In 1920, Bendelow joined Myron West's "American Park Builders Company" in Chicago, as Chief Golf Course Designer, and focused on designing comprehensive city plans, subdivisions, country clubs, golf courses, and golf course communities.

Medinah Country Club[edit]

Between 1925 and 1928, Bendelow designed three courses for the founders of the Medinah Country Club with his work on Course No. 3 becoming famous world-wide. A redesign of No. 3 in 1930s by Bendelow presaged greater things to come. Medinah No. 3 has served as the host site to several major championships, including the US Open in 1949, 1975, and 1990, as well as the PGA Championship in 1999 and 2006. The 2012 Ryder Cup was played on the course, which is widely considered not merely one of the best courses in Illinois, but one of the finest golf courses in the United States. However, the No. 3 course has been extensively redesigned since Bendelow's time, a common occurrence for courses from that era which are still used for modern championship play.

Design philosophy[edit]

Bendelow's approach to course design was that of a "naturalist's approach," in that he strove to use the natural features of the chosen site to maximum advantage. His courses have often been called "Olmstedian", in that his method of naturalist design was greatly influenced by the work of prominent landscape architects Frederick Law Olmsted Sr. and Jr. "If a site had an especially unique feature –- rock outcrop, stream, grove of trees, scenic view -– he would work his hole placements in such a way as to take full advantage of the features even if that meant working his layout from the middle out," according to the American Society of Golf Course Architects. "Bendelow's designs changed as the game of golf changed. When given good sites and adequate resources with which to work, he could produce a very challenging lay out, equal to the best work of the day. His personal goal however, was to build good, solid, enjoyable golf courses."[5] Bendelow would often describe his courses as "sporty", meaning that his courses "should present enjoyable play for both beginner and advanced players; not too hard to discourage the new player and not without challenge to the more accomplished golfer."[4]

Most of Bendelow's early work was focused on spreading the game and "bringing golf to the majority of the populous."[4] As a result, most of his designs prior to World War I were fairly basic, focusing more on playability and ease of construction and maintenance. After World War I, Bendelow's designs started to become more strategically intricate, particularly in his work for private clubs. Bendelow left A.G. Spalding and joined American Park Builders during this time. In addition, construction technology and client budgets greatly advanced after World War I. These factors would give him the time required to focus on developing more challenging layouts. The added resources also allowed Bendelow to use more refined techniques in design and construction, including the use of topographic maps, soil surveys, irrigation plans, and plaster of paris green models.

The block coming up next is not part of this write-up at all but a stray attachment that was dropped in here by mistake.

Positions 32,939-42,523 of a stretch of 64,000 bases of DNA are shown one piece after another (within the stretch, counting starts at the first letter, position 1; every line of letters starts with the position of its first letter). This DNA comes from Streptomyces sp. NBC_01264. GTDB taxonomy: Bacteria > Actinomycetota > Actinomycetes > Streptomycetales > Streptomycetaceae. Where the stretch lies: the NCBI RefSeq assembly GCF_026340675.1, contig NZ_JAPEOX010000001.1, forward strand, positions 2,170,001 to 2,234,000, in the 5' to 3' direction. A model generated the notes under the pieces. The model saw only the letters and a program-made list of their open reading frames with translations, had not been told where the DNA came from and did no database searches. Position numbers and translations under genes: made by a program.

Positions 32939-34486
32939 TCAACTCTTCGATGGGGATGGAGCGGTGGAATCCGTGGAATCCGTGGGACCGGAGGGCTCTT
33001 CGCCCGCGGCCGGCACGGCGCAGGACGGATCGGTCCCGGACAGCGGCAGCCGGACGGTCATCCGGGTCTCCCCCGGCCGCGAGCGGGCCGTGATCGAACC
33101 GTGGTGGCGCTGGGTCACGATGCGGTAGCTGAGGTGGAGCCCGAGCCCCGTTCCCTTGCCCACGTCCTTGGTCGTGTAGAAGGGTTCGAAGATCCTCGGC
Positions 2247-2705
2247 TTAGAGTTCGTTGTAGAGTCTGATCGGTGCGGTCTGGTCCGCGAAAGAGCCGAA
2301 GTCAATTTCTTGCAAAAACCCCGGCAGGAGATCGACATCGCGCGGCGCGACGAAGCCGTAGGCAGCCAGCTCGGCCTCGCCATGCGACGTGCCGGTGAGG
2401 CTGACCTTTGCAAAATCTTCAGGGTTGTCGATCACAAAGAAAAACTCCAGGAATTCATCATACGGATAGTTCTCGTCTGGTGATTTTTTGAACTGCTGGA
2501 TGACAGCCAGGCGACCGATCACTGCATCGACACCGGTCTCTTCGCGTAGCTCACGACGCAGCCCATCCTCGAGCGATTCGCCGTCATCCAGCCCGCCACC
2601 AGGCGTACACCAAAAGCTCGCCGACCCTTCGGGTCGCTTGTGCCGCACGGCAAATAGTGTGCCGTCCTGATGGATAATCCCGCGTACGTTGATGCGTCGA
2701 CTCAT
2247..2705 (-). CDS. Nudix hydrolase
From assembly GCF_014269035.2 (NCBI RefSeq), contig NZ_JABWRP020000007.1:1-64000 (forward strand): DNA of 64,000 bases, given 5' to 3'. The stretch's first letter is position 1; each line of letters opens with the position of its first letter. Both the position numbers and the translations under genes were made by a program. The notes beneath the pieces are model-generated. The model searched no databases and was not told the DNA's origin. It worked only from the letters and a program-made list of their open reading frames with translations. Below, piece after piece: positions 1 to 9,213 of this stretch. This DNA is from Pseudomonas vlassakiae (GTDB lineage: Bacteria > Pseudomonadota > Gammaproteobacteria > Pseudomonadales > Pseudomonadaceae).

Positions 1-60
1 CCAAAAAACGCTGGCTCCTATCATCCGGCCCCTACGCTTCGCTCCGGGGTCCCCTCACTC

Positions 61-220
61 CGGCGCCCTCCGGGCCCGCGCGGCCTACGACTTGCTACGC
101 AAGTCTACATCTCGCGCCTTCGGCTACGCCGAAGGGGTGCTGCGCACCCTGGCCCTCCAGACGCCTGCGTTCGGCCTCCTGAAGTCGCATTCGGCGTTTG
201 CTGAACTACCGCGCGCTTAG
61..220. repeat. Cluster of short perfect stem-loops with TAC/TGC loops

Personal life[edit]

He died at his home in River Forest, Illinois, on March 24, 1936 at the age of 67.[3]

Legacy[edit]

Bendelow is recognized as possibly the most prolific of course designers worldwide, a pioneer in the establishment and growth of the game in America. Bendelow personally designed some 700 courses, taught course design at the college level, played the game with luminaries such as Harry Vardon, and wrote abundantly and beautifully. He even had his own line of Thos. E. Wilson golf clubs. He exerted a profound impact on the introduction and spread of the game of golf in North America.[1]

Prior to 1981, Bendelow's contribution had been all but forgotten by the golfing community. [12]. Much of his work was sarcastically described as "18 Stakes on a Sunday Afternoon".[13] While this approach to design was not uncommon design in Bendelow's filed (architects would initially simply drive stakes into the ground to designate tee, fairway, and green locations, usually completing the work in a single day), the term would end up attached to Bendelow as a snide reference.

Publication of the book The Golf Course, by Geoffrey Cornish and Ronald Whitten, helped to change this diminishing perception. The book substantiated the breadth of Bendelow's portfolio of work and placed him alongside other golf architects of renown. Bendelow's induction into the Illinois Golf Hall of Fame in 2005 further solidified his claim to a legacy; his elevation was reportedly the result of years of efforts by his grandson to restore Bendelow's name to the annals of American golfing history.[3]